When I was about 13, my dad sat me down and had a 2 hour discussion/lesson on computers, how to use them and how to keep safe online. He would give us these fun lessons once a month, just to keep us reminded/updated and to show us the latest software and games he had bought. In all three of us [brother, sister and me] we grew up understanding that although the world is a wonderful place to explore, there are certain dangers [people] that we should always be aware of and to inform upon. (I have an awesome dad :D).

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I feel this is more a failure of facebook security rather than imaturity of the teenager, I know several adults who could be guilty of doing the same thing, just from lack of judgement/ knowledge.

Facebook should automatically default to the maximum security levels to help reduce this issue, as a lot of younger people are oblivious to security settings.

I think that a more worrying aspect of teenagers using FB is them friending anyone and everyone, I had a girl who was no more than 13 years old friend me because our names were the same, and I suppose she wanted to look at my page and ONLY my friends can look at my page. That to me is asking for trouble because they do not know what kinds of people they are friending!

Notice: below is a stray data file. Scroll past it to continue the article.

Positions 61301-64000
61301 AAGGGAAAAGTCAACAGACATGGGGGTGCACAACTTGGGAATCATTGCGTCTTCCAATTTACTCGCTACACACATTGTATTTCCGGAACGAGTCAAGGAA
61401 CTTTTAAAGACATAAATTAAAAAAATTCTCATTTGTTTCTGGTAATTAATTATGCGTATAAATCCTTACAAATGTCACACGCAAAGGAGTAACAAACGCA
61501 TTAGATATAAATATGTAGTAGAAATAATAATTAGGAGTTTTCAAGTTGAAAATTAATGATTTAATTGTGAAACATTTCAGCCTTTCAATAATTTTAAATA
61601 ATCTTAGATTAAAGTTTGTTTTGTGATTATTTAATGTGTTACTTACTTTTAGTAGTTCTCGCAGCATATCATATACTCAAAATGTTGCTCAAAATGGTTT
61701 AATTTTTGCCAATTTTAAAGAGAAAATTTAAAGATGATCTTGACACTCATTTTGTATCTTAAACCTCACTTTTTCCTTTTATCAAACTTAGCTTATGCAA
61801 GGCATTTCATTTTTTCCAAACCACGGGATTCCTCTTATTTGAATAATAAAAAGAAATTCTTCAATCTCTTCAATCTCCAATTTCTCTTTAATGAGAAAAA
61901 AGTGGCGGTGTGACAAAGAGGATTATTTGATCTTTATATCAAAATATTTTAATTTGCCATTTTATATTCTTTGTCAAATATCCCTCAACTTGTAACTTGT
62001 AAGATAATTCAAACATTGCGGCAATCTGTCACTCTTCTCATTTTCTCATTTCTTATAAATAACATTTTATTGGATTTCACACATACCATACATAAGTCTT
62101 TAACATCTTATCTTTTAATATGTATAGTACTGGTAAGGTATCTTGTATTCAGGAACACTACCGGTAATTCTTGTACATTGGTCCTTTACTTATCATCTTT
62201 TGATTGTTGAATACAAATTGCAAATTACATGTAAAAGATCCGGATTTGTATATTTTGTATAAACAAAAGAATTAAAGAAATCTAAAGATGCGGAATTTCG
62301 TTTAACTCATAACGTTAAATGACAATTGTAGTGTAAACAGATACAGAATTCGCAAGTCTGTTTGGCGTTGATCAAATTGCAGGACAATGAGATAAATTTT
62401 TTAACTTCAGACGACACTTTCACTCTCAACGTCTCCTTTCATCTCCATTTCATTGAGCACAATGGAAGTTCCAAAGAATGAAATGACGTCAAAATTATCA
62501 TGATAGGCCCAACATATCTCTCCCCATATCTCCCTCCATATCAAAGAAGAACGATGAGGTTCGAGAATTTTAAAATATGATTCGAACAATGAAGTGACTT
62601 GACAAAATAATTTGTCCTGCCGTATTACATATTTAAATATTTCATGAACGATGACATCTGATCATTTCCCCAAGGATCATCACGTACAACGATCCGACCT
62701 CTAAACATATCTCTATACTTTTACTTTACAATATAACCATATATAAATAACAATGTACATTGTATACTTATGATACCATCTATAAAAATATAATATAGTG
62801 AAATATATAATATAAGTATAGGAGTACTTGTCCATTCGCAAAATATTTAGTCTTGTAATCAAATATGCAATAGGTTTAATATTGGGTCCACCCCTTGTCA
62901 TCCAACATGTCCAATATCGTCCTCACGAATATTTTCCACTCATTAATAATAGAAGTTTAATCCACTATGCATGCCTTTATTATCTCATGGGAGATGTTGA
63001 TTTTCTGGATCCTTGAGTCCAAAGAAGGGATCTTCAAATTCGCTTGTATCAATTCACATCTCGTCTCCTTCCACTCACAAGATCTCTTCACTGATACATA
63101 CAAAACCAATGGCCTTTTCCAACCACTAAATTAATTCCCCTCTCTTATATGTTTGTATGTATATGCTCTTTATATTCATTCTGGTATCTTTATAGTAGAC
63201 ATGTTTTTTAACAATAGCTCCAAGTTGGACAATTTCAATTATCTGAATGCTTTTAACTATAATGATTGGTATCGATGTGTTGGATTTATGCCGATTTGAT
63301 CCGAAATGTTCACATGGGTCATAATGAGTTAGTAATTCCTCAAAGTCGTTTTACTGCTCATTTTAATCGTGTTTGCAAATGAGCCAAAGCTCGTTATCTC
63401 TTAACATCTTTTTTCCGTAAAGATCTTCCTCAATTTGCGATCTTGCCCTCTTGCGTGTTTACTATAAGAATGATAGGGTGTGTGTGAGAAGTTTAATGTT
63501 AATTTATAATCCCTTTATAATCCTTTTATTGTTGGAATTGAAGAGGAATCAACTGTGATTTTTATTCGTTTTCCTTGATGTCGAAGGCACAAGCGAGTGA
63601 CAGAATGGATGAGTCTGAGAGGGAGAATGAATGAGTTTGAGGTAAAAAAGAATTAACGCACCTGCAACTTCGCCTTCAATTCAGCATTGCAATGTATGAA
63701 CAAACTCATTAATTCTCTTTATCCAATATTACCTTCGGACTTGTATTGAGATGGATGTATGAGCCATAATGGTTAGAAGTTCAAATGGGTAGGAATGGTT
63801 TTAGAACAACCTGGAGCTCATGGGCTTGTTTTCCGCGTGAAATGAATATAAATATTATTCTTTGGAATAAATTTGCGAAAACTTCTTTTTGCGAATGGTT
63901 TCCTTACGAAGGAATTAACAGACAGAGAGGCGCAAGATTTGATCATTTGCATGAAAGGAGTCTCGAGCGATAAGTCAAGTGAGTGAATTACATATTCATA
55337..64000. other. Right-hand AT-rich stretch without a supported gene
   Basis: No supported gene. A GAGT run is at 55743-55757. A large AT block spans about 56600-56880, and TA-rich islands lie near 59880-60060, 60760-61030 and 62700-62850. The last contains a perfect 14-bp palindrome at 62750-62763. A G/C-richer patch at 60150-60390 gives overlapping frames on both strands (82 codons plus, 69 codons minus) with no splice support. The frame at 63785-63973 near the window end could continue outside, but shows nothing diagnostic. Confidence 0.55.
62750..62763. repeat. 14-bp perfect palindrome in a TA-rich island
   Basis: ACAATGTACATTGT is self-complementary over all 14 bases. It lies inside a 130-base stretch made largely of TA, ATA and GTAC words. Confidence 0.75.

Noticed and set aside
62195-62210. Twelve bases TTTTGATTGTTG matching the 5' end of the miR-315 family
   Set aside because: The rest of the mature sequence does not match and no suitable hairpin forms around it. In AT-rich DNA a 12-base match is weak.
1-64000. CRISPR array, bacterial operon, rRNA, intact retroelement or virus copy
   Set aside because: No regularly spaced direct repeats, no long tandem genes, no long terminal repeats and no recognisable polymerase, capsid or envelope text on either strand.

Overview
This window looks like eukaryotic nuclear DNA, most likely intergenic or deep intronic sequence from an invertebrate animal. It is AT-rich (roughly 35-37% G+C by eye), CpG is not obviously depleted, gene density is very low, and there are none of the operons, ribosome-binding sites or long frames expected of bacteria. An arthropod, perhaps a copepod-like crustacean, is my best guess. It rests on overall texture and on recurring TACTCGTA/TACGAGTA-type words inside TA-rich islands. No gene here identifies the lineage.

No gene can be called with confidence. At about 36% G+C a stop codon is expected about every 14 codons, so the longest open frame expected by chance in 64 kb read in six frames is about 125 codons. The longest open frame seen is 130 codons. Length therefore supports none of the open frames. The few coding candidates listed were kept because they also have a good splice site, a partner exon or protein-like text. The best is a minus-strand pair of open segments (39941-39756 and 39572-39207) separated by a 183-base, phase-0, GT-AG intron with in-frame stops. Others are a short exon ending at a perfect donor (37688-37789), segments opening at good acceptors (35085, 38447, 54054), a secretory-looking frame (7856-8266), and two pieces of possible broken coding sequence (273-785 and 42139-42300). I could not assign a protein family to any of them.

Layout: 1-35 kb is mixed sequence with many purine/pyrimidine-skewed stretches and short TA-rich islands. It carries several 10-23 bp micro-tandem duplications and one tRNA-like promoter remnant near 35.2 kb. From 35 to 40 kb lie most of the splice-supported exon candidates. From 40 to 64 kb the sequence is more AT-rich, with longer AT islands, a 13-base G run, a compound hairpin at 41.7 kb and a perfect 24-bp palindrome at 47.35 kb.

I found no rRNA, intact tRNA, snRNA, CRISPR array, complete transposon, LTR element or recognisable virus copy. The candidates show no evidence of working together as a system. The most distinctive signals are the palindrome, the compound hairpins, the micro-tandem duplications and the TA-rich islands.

Jessica - posted on 09/23/2010

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Quoting Laura-yeah sure...no employer will be affected by seeing the pic of you drunk and stripping at a party when you were 17



Sarcasm aside, I said that no DECENT employer will NOT hire you based on pictures of when you were a child/teenager. NOT that they will not be affected by it. And even if they were affected by it, unless your 17 and it was taken a week ago, then it is obsolete how you spent your time as a teenager because now you are an adult and ANYONE who forms an opinion of someone based on photos of their teenage years is, IMO, an idiot. When I went for my interview, they checked out my facebook page and at the time there were some pretty revealing photos on there. They still hired me because I was the best candidate for the job and because they were impressed with my maturity levels as an ADULT. NOT as a CHILD.



Quoting Laura-I'm actually a free-range parent...and I do believe in letting children learn through exploration...but like you said most PARENTS don't even know how dangerous social networking sites can be...so how can you help guide them through it?